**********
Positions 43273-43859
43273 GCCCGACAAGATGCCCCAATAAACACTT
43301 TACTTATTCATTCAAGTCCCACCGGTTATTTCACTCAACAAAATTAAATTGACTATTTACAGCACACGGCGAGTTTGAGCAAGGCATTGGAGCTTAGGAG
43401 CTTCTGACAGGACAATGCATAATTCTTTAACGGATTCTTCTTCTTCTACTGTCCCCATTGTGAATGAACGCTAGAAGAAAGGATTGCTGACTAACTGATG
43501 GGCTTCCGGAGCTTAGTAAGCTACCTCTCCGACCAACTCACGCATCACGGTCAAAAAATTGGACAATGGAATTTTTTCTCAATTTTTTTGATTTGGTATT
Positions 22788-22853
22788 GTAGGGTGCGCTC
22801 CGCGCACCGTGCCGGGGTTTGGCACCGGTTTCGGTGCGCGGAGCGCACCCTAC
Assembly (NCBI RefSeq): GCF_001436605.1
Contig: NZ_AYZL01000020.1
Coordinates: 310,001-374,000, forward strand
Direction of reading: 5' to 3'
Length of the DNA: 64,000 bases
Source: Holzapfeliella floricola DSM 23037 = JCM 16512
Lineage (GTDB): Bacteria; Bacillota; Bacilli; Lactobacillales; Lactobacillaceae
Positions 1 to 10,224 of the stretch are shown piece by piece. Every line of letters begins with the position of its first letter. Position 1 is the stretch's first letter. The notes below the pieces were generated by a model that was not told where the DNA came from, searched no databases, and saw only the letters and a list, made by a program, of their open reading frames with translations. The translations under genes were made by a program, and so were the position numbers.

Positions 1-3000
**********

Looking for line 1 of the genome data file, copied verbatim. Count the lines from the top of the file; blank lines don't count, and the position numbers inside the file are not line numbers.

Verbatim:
Positions 43273-43859